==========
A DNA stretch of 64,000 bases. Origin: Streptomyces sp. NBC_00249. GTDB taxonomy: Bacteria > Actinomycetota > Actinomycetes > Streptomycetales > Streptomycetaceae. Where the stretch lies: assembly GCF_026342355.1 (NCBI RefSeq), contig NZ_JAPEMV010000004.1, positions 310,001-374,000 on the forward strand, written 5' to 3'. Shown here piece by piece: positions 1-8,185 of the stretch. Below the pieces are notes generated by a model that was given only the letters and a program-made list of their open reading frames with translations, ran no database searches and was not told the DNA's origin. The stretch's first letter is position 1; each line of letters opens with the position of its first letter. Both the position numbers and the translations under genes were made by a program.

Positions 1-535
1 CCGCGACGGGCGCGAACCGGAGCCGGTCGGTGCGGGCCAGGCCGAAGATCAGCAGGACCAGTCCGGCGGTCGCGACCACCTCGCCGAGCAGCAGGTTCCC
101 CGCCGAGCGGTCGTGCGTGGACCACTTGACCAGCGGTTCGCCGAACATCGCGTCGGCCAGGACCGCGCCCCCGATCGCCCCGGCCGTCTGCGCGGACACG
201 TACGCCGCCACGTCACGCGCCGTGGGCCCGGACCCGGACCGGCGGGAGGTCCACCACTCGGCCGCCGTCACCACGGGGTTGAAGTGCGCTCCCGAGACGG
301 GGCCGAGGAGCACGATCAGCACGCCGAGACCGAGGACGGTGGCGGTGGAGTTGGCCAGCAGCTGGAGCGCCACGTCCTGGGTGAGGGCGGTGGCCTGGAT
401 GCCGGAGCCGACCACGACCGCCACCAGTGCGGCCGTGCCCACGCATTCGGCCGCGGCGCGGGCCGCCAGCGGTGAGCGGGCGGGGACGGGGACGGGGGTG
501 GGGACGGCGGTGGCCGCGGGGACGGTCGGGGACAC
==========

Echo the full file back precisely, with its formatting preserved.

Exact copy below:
A DNA stretch of 64,000 bases. Origin: Streptomyces sp. NBC_00249. GTDB taxonomy: Bacteria > Actinomycetota > Actinomycetes > Streptomycetales > Streptomycetaceae. Where the stretch lies: assembly GCF_026342355.1 (NCBI RefSeq), contig NZ_JAPEMV010000004.1, positions 310,001-374,000 on the forward strand, written 5' to 3'. Shown here piece by piece: positions 1-8,185 of the stretch. Below the pieces are notes generated by a model that was given only the letters and a program-made list of their open reading frames with translations, ran no database searches and was not told the DNA's origin. The stretch's first letter is position 1; each line of letters opens with the position of its first letter. Both the position numbers and the translations under genes were made by a program.

Positions 1-535
1 CCGCGACGGGCGCGAACCGGAGCCGGTCGGTGCGGGCCAGGCCGAAGATCAGCAGGACCAGTCCGGCGGTCGCGACCACCTCGCCGAGCAGCAGGTTCCC
101 CGCCGAGCGGTCGTGCGTGGACCACTTGACCAGCGGTTCGCCGAACATCGCGTCGGCCAGGACCGCGCCCCCGATCGCCCCGGCCGTCTGCGCGGACACG
201 TACGCCGCCACGTCACGCGCCGTGGGCCCGGACCCGGACCGGCGGGAGGTCCACCACTCGGCCGCCGTCACCACGGGGTTGAAGTGCGCTCCCGAGACGG
301 GGCCGAGGAGCACGATCAGCACGCCGAGACCGAGGACGGTGGCGGTGGAGTTGGCCAGCAGCTGGAGCGCCACGTCCTGGGTGAGGGCGGTGGCCTGGAT
401 GCCGGAGCCGACCACGACCGCCACCAGTGCGGCCGTGCCCACGCATTCGGCCGCGGCGCGGGCCGCCAGCGGTGAGCGGGCGGGGACGGGGACGGGGGTG
501 GGGACGGCGGTGGCCGCGGGGACGGTCGGGGACAC